HOUSTON — Shell Oil Co. on Tuesday announced an offshore discovery in the Gulf of Mexico it believes contains 100 million barrels of oil equivalent.
The discovery was made about 75 miles offshore in the eastern portion of the Gulf in water that’s nearly 7,500 feet deep.
The find marks the third major discovery for Shell in an area known as the Norphlet play, where the company has been exploring for more than a decade. The discovery was made at an exploration well called Rydberg.
“The Rydberg discovery builds upon our leadership position in the eastern Gulf of Mexico, and its proximity to our other discoveries in the area make Rydberg particularly exciting,” said Marvin Odum, president of Shell Oil Co., the Houston-based U.S. arm of Royal Dutch Shell.
The discovery is within 10 miles of two other discoveries, known as Appomattox and Vicksburg; combined, the three total 700 million barrels of oil equivalent, Shell said.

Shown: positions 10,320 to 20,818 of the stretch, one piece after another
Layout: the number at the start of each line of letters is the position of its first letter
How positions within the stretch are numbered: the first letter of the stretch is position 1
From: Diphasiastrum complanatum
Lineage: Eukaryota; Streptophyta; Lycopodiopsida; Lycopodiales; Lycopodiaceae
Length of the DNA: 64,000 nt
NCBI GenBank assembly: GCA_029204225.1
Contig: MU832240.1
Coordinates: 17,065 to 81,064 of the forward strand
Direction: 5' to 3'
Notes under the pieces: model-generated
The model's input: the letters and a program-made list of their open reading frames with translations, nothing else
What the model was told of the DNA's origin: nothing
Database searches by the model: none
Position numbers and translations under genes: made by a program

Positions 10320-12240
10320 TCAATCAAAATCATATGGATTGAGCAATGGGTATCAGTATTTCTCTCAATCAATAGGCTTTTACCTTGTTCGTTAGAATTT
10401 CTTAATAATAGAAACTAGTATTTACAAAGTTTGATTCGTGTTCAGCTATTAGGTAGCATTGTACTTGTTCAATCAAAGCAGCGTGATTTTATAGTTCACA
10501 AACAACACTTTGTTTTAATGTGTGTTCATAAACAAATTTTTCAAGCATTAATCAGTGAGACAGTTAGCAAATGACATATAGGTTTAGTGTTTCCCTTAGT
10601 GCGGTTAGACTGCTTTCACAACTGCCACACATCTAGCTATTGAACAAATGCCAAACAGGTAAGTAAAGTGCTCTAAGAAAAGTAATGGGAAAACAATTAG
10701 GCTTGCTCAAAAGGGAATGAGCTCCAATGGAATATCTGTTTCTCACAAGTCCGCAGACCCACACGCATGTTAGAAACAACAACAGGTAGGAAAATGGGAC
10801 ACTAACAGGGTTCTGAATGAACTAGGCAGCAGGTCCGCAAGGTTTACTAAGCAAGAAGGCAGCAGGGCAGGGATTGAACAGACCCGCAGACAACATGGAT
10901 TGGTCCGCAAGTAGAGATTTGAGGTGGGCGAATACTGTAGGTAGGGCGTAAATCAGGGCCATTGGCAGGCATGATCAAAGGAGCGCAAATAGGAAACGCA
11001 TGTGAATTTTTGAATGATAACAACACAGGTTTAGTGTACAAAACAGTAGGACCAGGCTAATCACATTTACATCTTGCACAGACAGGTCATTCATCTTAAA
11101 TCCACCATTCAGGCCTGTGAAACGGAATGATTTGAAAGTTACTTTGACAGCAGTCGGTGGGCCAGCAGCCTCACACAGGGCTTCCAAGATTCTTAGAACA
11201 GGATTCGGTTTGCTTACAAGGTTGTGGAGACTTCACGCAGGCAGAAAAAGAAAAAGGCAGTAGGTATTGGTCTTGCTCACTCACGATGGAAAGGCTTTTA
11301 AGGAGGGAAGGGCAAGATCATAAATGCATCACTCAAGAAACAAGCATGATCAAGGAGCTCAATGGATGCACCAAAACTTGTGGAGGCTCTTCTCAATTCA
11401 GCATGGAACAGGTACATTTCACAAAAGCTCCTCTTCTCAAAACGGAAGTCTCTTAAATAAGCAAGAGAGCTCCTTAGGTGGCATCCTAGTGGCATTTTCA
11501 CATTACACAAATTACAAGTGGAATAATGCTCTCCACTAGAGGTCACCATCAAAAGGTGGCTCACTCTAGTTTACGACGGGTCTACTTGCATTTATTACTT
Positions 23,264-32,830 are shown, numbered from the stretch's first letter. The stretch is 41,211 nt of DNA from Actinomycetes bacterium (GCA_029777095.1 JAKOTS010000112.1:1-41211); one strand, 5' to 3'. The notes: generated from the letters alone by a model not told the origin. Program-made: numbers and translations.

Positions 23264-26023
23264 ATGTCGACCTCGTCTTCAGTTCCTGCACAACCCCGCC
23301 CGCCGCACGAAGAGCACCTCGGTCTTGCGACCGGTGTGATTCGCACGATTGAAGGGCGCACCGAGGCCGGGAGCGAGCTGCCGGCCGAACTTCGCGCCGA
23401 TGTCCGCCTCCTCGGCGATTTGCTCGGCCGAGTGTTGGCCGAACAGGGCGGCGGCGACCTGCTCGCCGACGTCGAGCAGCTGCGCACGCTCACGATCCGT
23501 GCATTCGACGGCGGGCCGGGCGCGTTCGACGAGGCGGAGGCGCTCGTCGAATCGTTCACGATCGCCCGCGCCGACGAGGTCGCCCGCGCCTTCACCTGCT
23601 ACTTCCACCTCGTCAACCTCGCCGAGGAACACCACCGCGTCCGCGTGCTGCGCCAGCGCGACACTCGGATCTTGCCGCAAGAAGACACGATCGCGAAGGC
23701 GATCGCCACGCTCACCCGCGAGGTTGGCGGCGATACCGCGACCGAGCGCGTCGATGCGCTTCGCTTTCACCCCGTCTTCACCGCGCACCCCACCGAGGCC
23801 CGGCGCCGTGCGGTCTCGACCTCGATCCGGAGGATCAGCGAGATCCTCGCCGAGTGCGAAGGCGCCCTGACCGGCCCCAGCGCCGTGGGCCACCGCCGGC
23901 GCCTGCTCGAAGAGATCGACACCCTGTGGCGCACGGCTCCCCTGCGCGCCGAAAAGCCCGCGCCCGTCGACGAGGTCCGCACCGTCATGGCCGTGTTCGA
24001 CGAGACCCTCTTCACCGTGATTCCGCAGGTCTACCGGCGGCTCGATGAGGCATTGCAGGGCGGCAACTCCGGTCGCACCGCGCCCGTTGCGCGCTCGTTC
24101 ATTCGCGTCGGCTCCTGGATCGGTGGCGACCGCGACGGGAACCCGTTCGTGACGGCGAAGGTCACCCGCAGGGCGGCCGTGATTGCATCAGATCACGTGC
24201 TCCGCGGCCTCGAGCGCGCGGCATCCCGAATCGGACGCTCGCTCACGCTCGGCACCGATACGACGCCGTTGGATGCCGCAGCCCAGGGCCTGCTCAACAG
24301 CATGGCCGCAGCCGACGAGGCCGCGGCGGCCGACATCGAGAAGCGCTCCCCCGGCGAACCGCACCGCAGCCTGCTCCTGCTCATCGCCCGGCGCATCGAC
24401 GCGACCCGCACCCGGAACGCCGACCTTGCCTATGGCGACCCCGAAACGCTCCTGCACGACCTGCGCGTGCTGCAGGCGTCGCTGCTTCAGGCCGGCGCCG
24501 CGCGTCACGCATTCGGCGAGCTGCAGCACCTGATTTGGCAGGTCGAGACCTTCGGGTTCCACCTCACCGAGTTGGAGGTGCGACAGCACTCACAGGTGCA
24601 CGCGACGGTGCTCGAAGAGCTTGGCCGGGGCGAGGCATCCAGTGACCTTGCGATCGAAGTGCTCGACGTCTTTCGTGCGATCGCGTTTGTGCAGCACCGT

The discovery marks the first for a partnership consisting of Shell, an affiliate of China National Offshore Oil Corp. and the American affiliate of Colombia’s Ecopetrol.
Shell is moving forward with engineering design for infrastructure that will allow production at the the Appomattox site. It will also soon drill an exploratory well at the nearby Gettysburg site.
More on the Shell discovery at houstonchronicle.com.
Also on FuelFix, you can learn more about the the 18,000-mile journey of Shell’s Olympus hull, which was hauled through multiple bodies of water last year from its construction site in South Korea. The towering structure met up with its topsides at a shipyard near Corpus Christi, Texas, before tugboats towed it out to the Mars field.